Review: Storm Front

Author: Jim Butcher
Publisher: Penguin Putnam
Genre: Urban Fantasy Crime

Lost Items Found. Paranormal Investigations. Consulting. Advice. Reasonable Rates. No Love Potions, Endless Purses, or Other Entertainment. Harry Dresden is Chicago’s only professional wizard and private investigator. He is called up by Chicago P.D. to help investigate the gruesome murder of two people. Investigating, he quickly learns that it’s more than a revenge killing, and that there may be another more powerful wizard who is using dark and violent magic to further his influence in the criminal underground. Storm Front is the first book of the Dresden Files series and has enthralled many readers with Butcher’s fast-paced, magic-filled crime story.

Content Guide

Violence: The fight scenes and murder victims are described in detail to immerse the reader into the story. The gore level is quite high, but it is from the perspective of a criminal investigator who finds the sight appalling. The first murder scene is the most gruesome, as it describes two lovers who were murdered by their hearts exploding from their chests.

Sexual Content: Some of the characters are described in a more sexualized manner to show their attractiveness. Some of the suspects Harry Dresden interviews are prostitutes or affiliated with a brothel. The first scene is the investigation of a murder where we find the victims were a man and his hired prostitute. Although never described, it is insinuated that one of the characters participates in orgies. One of the characters accidentally drinks a love potion, and the aroused reaction is meant to be humorous.

Drug/Alcohol Use: A character takes a drink of beer. A hallucinogenic drug is being distributed.

Spiritual Content: Dresden has a pendant in the shape of a pentagram star to represent magic. This book is a fantasy novel about wizards, fairies, magic, vampires, and the like. Dresden creates potions and spell circles in order to use his magic. A demon is summoned by an evil character.

Language/Crude Humor: There are several mild obscenities and name calling.

Other Negative Content: Harry Dresden is pessimistic by nature. He often perceives the world as a threat, or sees things as being too good to be true.

Positive Content: Even evil or less-liked characters are still described and treated as people. Dresden has deep convictions against killing people or treating them as if they were useless. While sarcastic and pessimistic, he shows loyalty and cares for his friends and for people he is trying to help. Dresden has a deep sense of chivalry that he often describes as what gets him into trouble for trying to do the right thing.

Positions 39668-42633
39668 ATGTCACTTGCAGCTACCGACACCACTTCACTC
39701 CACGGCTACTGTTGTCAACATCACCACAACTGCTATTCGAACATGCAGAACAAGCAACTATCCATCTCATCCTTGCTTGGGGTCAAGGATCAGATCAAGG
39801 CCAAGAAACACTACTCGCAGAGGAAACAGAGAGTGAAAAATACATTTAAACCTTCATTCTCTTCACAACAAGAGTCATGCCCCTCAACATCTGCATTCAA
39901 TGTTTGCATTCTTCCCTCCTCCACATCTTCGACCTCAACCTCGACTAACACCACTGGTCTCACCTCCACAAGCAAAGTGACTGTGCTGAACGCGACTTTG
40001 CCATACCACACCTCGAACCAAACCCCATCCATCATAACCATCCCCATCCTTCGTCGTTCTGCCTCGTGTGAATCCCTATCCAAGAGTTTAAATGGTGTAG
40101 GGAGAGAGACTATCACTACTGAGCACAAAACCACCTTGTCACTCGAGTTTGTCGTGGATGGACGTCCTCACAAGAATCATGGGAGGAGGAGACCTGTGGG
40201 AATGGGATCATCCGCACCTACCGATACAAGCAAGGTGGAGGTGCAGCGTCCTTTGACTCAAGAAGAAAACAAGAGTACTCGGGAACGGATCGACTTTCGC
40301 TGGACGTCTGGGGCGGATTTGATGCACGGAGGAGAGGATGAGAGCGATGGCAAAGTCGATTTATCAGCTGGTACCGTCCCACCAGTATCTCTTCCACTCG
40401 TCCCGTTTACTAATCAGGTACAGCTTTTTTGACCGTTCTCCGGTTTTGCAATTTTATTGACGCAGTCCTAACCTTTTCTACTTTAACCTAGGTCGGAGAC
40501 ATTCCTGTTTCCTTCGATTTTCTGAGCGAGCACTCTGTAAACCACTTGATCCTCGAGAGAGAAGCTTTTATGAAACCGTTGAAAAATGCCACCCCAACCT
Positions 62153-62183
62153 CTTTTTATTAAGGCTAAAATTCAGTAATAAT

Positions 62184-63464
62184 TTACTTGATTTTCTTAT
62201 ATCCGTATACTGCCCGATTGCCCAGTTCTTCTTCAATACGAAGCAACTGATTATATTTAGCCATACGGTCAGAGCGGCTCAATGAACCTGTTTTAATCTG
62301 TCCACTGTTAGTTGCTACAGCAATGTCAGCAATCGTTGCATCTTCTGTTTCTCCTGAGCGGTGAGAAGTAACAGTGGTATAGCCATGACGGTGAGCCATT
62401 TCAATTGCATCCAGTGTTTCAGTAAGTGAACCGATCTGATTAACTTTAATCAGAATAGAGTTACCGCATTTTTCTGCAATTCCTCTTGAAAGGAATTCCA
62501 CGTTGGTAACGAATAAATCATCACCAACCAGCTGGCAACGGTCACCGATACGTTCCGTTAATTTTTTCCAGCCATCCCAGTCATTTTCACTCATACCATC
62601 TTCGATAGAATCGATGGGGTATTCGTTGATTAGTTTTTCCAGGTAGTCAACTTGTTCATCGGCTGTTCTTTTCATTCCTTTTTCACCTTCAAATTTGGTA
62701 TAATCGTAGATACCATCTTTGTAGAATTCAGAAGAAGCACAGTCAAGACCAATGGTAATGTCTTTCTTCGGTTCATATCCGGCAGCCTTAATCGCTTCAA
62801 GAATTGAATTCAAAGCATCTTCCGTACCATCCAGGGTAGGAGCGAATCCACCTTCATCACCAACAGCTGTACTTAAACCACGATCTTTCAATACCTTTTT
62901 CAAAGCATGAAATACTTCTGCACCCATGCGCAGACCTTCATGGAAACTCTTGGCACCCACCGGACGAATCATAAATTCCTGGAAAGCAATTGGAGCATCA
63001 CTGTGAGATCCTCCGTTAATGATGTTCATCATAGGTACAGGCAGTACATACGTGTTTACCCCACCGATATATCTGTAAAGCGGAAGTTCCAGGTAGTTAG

“Lost Items Found. Paranormal Investigations. Consulting. Advice. Reasonable Rates. No Love Potions, Endless Purses, or Other Entertainment.” This is the note on the door to Harry Dresden’s office. Despite being Chicago’s only professional wizard, business is not going well. When the Chicago police department call him in to act as a consultant for a special case, he’s eager to get his money’s worth, especially since he is behind on bills. Instead, what he finds is the gruesome murder of two lovers whose hearts seem to have exploded from their chests. The CPD are stumped, but Dresden recognizes it as the work of dark magic. However, the first law of magic is to never kill using magic. Deeply disturbed by this new case and the sudden appearance of a malicious magician, Dresden is on the case to discover the whereabouts of a missing husband, the origin of a new narcotic drug that gives you psychic abilities, and a deadly battle between criminal cult leaders. This new foe will stop at nothing to wreak havoc on the criminal underground, with plans to break all the rules on the way.

Storm Front is the first book in the Dresden Files series, and sets the tone for Butcher’s writing style and excellence in immersive storytelling. I particularly enjoy Butcher’s writing style, because it helps the reader to imagine the scene as the writer intended. Everything from how Bob the Skull looks inquisitively, despite not having to muscle to do so, down to even the scent of the burly bodyguard holding Dresden back, is clearly described. Butcher is not afraid to deviate from the norm by re-imagining well known monsters, such as vampires and werewolves, describing them as beasts worthy of fear but also intelligent and capable of both goodness and evil.